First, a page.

Researchers produce beams of entangled atoms

Heads or tails? If we toss two coins into the air, the result of one coin toss has nothing to do with the result of the other. Coins are independent objects. In the world of quantum physics, things are different: Quantum ...

Study proposes a model to predict cryptocurrency defaults

University of Vaasa (Finland) researchers propose a model that is capable of explaining 87 percent of cryptocurrency bankruptcies after only one month of trading. It could potentially serve as a screening tool for investors ...

Study finds people are more satisfied after quitting the status quo

A new paper in The Review of Economic Studies, published by Oxford University Press, finds that people who use a coin toss to decide on an important change are more likely to follow through with that decision, are more satisfied ...

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A coin is a piece of hard material that is standardized in weight, is produced in large quantities in order to facilitate trade, and primarily can be used as a legal tender token for commerce in the designated country, region, or territory.

Coins are usually metal or a metallic material and sometimes made of synthetic materials, usually in the shape of a disc, and most often issued by a government. Coins are used as a form of money in transactions of various kinds, from the everyday circulation coins to the storage of large numbers of bullion coins. In the present day, coins and banknotes make up currency, the cash forms of all modern money systems. Coins made for paying bills and general monetized use are usually used for lower-valued units, and banknotes for the higher values; also, in many money systems, the highest value coin made for circulation is worth less than the lowest-value note. In the last hundred years, the face value of circulation coins has usually been higher than the gross value of the metal used in making them; exceptions occurring when inflation causes the metal value to surpass the face value, causing the minting authority to change the composition and the old coins to begin to disappear from circulation (see Gresham's Law.) However, this has generally not been the case throughout the rest of history for circulation coins made of precious metals.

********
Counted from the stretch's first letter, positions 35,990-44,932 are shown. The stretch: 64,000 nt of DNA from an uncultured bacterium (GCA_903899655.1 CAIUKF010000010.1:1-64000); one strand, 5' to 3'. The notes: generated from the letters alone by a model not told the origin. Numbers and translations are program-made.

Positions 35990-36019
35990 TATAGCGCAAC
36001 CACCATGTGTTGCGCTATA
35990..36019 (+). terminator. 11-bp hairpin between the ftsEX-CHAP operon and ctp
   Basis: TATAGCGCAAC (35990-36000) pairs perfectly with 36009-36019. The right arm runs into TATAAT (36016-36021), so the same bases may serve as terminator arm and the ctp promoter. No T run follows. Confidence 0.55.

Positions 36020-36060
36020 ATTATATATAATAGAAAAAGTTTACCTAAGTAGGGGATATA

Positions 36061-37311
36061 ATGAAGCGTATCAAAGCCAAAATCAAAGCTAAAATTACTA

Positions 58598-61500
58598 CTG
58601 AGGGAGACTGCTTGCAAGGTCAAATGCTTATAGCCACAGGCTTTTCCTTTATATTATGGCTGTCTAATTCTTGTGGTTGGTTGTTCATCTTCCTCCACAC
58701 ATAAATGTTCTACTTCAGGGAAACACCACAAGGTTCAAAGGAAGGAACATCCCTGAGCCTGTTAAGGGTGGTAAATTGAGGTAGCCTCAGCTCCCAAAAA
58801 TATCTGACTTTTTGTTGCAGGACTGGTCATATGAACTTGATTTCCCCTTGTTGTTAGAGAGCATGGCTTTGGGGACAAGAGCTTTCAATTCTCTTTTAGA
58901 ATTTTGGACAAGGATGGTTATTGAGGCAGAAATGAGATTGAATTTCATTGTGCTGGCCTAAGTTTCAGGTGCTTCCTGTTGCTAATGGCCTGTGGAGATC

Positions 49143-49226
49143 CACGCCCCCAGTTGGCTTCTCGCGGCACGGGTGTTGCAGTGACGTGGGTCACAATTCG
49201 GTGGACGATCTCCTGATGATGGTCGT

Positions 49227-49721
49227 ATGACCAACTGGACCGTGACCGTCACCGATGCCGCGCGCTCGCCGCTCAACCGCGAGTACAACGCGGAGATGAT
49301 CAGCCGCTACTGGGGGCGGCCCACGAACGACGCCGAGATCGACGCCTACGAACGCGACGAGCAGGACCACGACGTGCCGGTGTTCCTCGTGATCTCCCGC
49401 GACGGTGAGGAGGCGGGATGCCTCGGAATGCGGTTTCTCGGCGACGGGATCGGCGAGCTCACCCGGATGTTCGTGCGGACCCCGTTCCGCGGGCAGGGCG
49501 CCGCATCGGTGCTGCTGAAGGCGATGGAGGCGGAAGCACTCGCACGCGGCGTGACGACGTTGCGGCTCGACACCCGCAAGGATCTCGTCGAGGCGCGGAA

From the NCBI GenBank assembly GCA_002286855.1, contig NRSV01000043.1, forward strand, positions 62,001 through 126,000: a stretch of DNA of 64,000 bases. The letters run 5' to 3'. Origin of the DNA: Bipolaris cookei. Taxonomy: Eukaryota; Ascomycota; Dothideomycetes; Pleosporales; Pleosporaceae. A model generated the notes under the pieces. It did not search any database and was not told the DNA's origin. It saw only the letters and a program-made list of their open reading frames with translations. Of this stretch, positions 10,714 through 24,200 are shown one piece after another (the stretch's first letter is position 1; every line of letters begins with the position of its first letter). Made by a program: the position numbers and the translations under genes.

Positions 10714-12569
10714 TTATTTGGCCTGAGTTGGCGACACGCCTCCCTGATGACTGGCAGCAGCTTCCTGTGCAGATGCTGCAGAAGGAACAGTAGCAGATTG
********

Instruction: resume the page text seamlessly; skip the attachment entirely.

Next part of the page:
Exceptions to the rule of coin face-value being higher than content value, also occur for some bullion coins made of silver or gold (and, rarely, other metals, such as platinum or palladium), intended for collectors or investors in precious metals. Examples of modern gold collector/investor coins include the American Gold Eagle minted by the United States, the Canadian Gold Maple Leaf minted by Canada, and the Krugerrand, minted by South Africa. The American Gold Eagle has a face value of US$50, and the Canadian Gold Maple Leaf coins also have nominal (purely symbolic) face values (e.g., C$50 for 1 oz.); but the Krugerrand does not.

Historically, a great number of coinage metals (including alloys) and other materials have been used practically, artistically, and experimentally in the production of coins for circulation, collection, and metal investment, where bullion coins often serve as more convenient stores of assured metal quantity and purity than other bullion.

Coins have long been linked to the concept of money, as reflected by the fact that in some other languages the words "coin" and "currency" are synonymous. Fictional currencies may also bear the name coin (as such, an item may be said to be worth 123 coin or 123 coins).

This text uses material from Wikipedia, licensed under CC BY-SA